This example illustrates that method invocations can

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gracefully, but for now it means our program would crash with an error.) This example illustrates that method invocations can also be expressions—the double type’s Parse method returns a value of type double , meaning we can use it to initialize a variable of type double . But that’s all by the by—the point here is that our program now gets data that could be different each time the program runs. For example, a race engineer in the pit lane could run the program with new distance, timing, and fuel information each time the car completes a lap. So our program can now usefully make decisions based on its input using selection statements. One such statement is the if statement. if Statements An if statement is a selection statement that decides whether to execute a particular piece of code based on the value of an expression. We can use this to show a low-fuel warning by adding the code in Example 2-9 at the end of our example’s Main method. Most of the code performs calculations in preparation for making the decision. The if statement toward the end of the example makes the decision—it decides whether to execute the block of code enclosed in braces. 40 | Chapter 2: Basic Programming Techniques
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Example 2-9. if statement double fuelTankCapacityKilos = 80; double lapLength = 5.141; double fuelKilosPerKm = fuelKilosConsumed / kmTravelled; double fuelKilosRemaining = fuelTankCapacityKilos - fuelKilosConsumed; double predictedDistanceUntilOutOfFuel = fuelKilosRemaining / fuelKilosPerKm; double predictedLapsUntilOutOfFuel = predictedDistanceUntilOutOfFuel / lapLength; if (predictedLapsUntilOutOfFuel < 4) { Console.WriteLine("Low on fuel. Laps remaining: " + predictedLapsUntilOutOfFuel); } To test this, we need to run the program with command-line arguments. You could open a command prompt, move to the directory containing the built output of your project, and run it with the arguments you want. (It’ll be in the bin\Debug folder that Visual Studio creates inside your project’s folder.) Or you can get Visual Studio to pass arguments for you. To do that, go to the Solution Explorer panel and double-click on the Properties icon. This will open the project’s properties view, which has a series of tabs on the lefthand side. Select the Debug tab, and in the middle you’ll see a “Com- mand line arguments” text box as shown in Figure 2-6 . Figure 2-6. Passing command-line arguments in Visual Studio If you run the program with arguments corresponding to just a few laps (e.g., 15 238 8 ) it won’t print anything. But try running it with the following arguments: 141.95 2156.2 75.6 . It’ll predict that the car has about 1.6 laps of fuel remaining. The if state- ment in Example 2-9 tests the following expression: predictedLapsUntilOutOfFuel < 4 The < symbol means “less than.” So the code in braces following the if statement runs only if the number of predicted laps of fuel is less than 4. Clearly, 1.6 is less than 4, so in this case it’ll run that code, printing out the following: Low on fuel. Laps remaining: 1.60701035044548 Flow Control with Selection Statements | 41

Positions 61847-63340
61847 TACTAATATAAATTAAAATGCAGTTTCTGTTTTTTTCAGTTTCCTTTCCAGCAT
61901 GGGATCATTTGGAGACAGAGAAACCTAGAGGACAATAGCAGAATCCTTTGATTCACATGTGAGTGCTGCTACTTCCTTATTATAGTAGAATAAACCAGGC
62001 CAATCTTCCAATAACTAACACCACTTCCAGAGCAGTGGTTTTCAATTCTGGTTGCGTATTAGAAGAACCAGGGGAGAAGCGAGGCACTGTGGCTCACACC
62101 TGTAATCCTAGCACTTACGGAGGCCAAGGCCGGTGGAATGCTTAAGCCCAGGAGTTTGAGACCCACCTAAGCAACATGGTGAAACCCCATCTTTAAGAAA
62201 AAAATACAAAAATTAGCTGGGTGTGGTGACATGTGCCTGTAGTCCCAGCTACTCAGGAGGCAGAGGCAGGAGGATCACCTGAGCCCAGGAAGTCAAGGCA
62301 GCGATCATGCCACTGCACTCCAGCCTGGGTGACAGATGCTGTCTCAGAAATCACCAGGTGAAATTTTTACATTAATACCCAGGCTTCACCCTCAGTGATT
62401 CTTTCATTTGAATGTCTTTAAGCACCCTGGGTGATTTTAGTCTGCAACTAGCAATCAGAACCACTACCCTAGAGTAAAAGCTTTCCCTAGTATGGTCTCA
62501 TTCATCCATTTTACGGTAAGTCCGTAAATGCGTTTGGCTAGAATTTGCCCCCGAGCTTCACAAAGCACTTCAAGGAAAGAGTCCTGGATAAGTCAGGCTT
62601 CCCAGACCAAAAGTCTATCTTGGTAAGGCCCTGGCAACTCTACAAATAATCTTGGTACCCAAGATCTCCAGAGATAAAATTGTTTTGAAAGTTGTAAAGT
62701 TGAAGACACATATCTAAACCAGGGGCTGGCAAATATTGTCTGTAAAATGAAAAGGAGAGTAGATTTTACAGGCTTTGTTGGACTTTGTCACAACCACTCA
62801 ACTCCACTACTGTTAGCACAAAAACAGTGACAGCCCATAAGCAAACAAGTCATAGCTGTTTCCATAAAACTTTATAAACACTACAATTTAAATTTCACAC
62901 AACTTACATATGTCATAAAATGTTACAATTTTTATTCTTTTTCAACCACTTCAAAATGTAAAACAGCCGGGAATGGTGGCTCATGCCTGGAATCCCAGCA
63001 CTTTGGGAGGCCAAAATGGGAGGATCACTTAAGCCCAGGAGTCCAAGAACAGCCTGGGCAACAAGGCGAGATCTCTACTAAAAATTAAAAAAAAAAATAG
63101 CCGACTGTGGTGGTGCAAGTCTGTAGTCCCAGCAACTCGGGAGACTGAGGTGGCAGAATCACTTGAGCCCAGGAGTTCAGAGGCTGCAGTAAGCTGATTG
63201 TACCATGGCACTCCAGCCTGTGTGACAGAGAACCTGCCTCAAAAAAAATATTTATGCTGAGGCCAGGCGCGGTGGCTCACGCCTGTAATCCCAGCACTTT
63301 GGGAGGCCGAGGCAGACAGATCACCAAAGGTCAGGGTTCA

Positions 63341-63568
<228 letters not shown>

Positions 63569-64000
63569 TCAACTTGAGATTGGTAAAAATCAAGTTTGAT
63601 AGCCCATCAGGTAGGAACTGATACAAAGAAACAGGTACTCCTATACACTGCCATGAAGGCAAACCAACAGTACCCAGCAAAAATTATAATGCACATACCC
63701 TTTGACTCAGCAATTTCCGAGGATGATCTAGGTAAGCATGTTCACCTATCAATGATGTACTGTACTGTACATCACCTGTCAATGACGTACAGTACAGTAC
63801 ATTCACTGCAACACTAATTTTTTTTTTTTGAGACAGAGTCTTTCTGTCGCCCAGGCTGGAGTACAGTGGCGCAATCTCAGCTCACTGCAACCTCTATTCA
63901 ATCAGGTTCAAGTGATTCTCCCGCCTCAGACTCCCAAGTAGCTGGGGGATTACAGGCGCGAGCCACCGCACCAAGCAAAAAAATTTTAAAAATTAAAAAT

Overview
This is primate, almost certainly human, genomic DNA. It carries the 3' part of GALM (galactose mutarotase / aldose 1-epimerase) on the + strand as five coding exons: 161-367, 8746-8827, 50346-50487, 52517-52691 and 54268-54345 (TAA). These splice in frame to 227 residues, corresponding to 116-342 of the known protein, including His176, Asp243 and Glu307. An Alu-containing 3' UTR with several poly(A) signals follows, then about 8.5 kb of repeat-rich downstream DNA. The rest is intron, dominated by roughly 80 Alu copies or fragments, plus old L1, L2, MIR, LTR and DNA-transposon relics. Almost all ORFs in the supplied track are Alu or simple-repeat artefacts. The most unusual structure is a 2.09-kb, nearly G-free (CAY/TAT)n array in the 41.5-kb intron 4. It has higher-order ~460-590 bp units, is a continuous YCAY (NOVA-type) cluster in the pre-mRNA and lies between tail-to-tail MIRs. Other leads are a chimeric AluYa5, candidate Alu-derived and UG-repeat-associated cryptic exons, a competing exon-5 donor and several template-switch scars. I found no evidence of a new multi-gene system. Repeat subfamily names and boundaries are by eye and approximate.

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You need to use the right kind of expression in an if statement. In this case, we’ve
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